Good questions. And what about health care insurance?
pink_trike wrote:Good questions. And what about health care insurance?
I've always wondered about the practicalities of what a bhikkhu does when they enter into the homeless life, with the intention of being committeed to it for life. (i.e. not a Thai teenager who is becoming a monk, knowing full well it's likely to be for a limited duration)
In sorting out their affairs, do they generally give their wealth and assets to their closest family members? To charity? To the monastery they are joining?
All of the above...
What kind of personal items can a bhikkhu keep from his lay-life and use in a Dhammic capacity? e.g. What about a laptop, used as a reference tool, to communicate with others. What about things like Dhamma books etc. which they may already own and have a practical use for? What about his toothbrush?!
All of the above...and more...
Could they for example donate their superannuation to the monestary to help pay for things for the Sangha (e.g. dental care, doctor's bills, supplies, construction materials) and so on?
I realise it's a pretty broad-brush question... so feel free to reply in kind, or with whatever you think may be of interest to others.
To people ever leave things in safe-keeping with relatives or friends just on the off chance that things mightn't go to plan and they return to the household life?
Human nature being what it is...undoubtedly...
That is one that I am more conflicted about. I have no problem reducing it to a robe, bowl, toothbrush, razor and a sieve for water. If you would like to share a toothbrush you can keep it from then on. Thread, fingers and tongue will work for that. Health care is great but one is expected to settle for one's own urine if necessary and I can live with the consequences of that even given what we know medically at present. Sickness, old age and death are going to happen for sure and I think socially that we are in many ways overly obsessed with preventing them at any great cost for a very few as opposed to offering more basic or rudimentary forms of care to far more human beings along with far better health care guidance and policies overall.TheDhamma wrote:Monks are allowed to keep the 8 Requisites, but I have heard that in practice, some monks have kept more than that. Certainly a laptop would be useful and used for spreading Dhamma, such as communicating here on Dhamma Wheel and other forums.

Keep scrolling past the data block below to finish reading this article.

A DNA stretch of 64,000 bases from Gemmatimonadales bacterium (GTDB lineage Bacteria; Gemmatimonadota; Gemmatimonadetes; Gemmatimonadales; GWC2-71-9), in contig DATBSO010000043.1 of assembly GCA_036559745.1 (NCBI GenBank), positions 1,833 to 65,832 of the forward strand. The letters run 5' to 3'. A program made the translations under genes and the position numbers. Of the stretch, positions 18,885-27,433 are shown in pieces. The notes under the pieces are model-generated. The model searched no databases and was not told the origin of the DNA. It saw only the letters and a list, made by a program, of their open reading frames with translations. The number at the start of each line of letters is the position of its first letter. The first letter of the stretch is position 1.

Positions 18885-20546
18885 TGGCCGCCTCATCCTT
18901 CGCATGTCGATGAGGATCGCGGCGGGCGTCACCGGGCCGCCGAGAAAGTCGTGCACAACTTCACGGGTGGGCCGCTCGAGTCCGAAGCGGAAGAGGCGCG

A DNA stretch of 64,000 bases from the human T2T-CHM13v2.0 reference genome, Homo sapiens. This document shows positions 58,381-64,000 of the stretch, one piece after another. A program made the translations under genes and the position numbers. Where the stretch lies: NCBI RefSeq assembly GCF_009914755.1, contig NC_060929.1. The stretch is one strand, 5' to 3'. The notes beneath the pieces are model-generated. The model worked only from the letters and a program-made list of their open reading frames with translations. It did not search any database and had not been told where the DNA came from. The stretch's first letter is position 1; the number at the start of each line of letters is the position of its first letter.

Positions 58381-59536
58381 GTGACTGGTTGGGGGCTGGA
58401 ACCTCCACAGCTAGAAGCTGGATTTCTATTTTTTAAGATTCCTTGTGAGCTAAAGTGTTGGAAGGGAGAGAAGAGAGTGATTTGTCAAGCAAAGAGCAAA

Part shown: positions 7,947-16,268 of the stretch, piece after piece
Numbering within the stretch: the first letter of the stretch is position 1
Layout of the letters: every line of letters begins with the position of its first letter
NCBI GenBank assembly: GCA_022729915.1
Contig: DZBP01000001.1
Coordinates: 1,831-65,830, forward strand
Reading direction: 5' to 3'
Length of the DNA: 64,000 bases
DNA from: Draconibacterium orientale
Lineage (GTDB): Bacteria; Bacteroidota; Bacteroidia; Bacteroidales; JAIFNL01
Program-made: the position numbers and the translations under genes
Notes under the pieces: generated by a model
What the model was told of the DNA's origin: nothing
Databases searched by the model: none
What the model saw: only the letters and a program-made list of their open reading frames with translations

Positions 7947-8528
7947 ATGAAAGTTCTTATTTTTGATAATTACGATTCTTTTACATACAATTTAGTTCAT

nathan wrote:Most of these things that I have seen at monasteries have belonged to the non-profit society that actually controls those assets. That seems acceptable to me so long as the board has a significant representation and legal voting involvement by both the lay and ordained members...
I think I can see how that would be so. I've long taken the pov that there is no point learning how to let go of my body and mind if I can't drop all the other junk at a moments notice. Thanks much for the perspectives. It is best to approach things with the appropriate respect and prudence. Short of being informed beforehand one is risking appearing or behaving inappropriately without intending so. That's the kinds of concerns for those who are setting out in a sincere pursuit of good results.appicchato wrote:nathan wrote:Most of these things that I have seen at monasteries have belonged to the non-profit society that actually controls those assets. That seems acceptable to me so long as the board has a significant representation and legal voting involvement by both the lay and ordained members...
This scenario may seem equitable in the Occidental sense, but is not in the Oriental...again, monasteries(in Asia) are not democracies...
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